St. Martin-in-the-Fields, Kirkdale, was created as a chapel of ease within the civil parish boundaries of St Nicholas, Liverpool. The church was erected by 1828, with the foundation stone laid in 1825.

Designed by Mr. John Foster, Jnr. (1787 – 1846), it was built at a cost of £20,000 by the Parliamentary Commissioners upon land given for that purpose by the late Edward Houghton, Esq.

The entire height of the steeple was 22 feet. The extreme length of the church from east to west was 142 feet, and the width was 75 feet. The front of the chancel was embellished with a special Gothic arch, and there was seating for 2,000 parishioners.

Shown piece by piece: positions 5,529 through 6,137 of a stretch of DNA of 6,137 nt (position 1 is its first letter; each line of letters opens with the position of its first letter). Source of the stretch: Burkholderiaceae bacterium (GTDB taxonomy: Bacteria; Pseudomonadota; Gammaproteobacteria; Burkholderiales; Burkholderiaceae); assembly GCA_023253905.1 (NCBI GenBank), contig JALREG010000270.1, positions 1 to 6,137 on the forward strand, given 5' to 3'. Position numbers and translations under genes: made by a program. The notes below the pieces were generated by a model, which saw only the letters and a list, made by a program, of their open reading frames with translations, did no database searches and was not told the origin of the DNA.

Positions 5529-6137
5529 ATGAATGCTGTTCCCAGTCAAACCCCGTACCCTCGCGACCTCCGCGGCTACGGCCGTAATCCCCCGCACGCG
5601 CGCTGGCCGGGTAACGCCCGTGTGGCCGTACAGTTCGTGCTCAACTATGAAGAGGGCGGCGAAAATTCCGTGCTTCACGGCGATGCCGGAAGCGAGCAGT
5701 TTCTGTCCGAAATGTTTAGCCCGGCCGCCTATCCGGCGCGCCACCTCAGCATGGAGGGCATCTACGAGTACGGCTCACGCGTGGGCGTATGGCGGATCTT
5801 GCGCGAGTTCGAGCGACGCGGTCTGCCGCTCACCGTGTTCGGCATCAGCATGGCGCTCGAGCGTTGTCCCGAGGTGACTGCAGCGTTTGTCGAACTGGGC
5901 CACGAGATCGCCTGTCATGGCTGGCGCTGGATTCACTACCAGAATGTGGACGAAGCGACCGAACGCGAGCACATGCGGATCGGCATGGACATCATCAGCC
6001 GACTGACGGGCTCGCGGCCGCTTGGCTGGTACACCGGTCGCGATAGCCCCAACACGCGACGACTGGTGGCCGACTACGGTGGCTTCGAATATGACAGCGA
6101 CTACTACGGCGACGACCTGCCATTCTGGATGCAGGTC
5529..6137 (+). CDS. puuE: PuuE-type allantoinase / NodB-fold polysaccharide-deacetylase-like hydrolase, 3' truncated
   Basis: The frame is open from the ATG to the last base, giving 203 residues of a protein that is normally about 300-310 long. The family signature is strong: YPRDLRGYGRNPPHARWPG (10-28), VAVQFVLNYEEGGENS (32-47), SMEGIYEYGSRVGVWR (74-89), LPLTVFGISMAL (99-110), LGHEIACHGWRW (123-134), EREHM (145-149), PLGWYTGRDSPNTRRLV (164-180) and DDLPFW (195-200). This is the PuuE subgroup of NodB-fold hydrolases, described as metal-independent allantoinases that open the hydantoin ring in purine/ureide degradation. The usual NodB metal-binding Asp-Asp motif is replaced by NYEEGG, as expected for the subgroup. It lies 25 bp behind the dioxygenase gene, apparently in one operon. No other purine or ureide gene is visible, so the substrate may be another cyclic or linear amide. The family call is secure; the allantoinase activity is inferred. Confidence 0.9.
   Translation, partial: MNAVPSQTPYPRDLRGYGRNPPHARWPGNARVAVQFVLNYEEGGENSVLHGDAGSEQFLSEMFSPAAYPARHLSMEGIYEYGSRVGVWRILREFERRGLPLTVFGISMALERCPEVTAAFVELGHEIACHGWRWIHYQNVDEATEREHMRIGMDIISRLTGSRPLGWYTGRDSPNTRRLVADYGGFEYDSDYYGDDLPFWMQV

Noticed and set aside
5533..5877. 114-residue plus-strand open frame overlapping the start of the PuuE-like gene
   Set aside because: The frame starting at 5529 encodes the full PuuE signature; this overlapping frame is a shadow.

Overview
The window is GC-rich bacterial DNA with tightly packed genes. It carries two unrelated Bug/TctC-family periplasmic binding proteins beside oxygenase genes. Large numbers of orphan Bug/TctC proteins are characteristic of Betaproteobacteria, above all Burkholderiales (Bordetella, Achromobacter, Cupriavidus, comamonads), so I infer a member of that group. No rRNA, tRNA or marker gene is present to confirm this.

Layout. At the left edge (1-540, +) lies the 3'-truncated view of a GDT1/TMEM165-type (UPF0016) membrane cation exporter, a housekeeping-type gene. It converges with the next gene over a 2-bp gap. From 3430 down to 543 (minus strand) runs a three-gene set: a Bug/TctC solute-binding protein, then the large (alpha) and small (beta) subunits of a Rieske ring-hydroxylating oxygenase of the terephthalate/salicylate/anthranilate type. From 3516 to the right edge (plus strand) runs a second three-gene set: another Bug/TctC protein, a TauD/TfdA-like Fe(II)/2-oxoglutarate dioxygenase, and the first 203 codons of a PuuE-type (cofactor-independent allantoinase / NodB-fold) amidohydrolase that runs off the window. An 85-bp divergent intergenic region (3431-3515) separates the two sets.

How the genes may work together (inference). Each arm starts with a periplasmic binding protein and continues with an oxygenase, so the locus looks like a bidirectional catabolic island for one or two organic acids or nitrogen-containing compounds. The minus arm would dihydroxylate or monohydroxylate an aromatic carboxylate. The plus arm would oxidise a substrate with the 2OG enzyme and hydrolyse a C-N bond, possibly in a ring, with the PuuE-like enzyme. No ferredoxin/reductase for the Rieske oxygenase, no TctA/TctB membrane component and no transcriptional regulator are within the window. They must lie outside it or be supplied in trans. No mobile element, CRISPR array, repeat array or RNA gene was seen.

Located on the south side of Great Oxford Street North (renamed Silvester Street in 1865), it was built of reddish sandstone but it turned black because of the industrial area (an Irish dye works was the main culprit for this), and it became known as “The Black Church”.

In 1941 St. Martin-in-the-Fields Church was destroyed by enemy action. Services were then held in the Church of St. Alban, Bevington.

It was closed in 1946 after war time damage. However, it had declined and ceased to hold services prior to this.

In May 1949 the church of St. Martin-in-the-Fields was permanently closed and the parish merged into the Parish of Liverpool (Our Lady and St. Nicholas, Chapel Street).

The church remained a shell and was demolished in the early 1950’s, with re-interment and gravestone removal to St Mary’s, Walton, and some of the cemetery was made into a children’s playground and bowling green.

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